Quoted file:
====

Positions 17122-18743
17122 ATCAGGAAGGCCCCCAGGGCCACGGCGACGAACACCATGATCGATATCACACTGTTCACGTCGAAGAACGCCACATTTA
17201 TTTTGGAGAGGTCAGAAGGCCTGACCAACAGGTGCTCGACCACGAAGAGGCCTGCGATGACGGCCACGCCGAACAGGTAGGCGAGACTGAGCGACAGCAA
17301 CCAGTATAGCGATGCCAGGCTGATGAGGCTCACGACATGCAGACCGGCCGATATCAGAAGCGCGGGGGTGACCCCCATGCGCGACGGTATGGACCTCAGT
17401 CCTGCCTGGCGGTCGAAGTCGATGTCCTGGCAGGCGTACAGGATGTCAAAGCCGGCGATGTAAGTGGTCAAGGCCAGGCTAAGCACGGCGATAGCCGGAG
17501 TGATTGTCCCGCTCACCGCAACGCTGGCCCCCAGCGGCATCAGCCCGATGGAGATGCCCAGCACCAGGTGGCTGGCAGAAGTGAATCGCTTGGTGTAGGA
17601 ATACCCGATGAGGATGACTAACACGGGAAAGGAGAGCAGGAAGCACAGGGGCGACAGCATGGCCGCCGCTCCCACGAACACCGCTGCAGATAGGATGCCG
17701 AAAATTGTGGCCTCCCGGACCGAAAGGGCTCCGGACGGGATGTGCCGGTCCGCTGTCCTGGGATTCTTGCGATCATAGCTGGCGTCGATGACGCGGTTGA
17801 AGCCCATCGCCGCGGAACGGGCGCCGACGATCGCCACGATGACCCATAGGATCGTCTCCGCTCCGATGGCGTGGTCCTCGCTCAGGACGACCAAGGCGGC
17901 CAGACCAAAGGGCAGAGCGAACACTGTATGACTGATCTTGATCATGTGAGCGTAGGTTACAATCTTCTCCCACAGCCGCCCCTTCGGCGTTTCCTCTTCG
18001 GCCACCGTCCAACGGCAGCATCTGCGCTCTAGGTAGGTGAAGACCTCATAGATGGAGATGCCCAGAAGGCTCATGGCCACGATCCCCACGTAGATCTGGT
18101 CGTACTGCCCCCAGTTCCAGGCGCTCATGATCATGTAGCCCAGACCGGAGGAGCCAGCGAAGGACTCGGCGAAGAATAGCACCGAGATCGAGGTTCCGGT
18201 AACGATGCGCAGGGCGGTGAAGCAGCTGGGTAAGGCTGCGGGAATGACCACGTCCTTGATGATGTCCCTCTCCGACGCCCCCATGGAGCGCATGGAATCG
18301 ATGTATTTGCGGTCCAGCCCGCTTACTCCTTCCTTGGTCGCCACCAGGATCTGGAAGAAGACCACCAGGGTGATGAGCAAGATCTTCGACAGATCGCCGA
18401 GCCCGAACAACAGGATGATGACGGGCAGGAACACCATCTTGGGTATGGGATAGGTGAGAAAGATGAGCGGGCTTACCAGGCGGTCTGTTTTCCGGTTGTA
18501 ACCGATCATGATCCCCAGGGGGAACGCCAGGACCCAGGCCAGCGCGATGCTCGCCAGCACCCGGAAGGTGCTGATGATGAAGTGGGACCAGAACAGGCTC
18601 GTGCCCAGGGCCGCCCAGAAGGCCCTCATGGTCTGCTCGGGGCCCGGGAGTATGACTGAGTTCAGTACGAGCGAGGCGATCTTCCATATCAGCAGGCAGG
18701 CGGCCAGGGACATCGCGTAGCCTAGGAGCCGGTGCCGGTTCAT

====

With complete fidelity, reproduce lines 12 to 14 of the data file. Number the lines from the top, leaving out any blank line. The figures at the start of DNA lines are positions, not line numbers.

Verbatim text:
18101 CGTACTGCCCCCAGTTCCAGGCGCTCATGATCATGTAGCCCAGACCGGAGGAGCCAGCGAAGGACTCGGCGAAGAATAGCACCGAGATCGAGGTTCCGGT
18201 AACGATGCGCAGGGCGGTGAAGCAGCTGGGTAAGGCTGCGGGAATGACCACGTCCTTGATGATGTCCCTCTCCGACGCCCCCATGGAGCGCATGGAATCG
18301 ATGTATTTGCGGTCCAGCCCGCTTACTCCTTCCTTGGTCGCCACCAGGATCTGGAAGAAGACCACCAGGGTGATGAGCAAGATCTTCGACAGATCGCCGA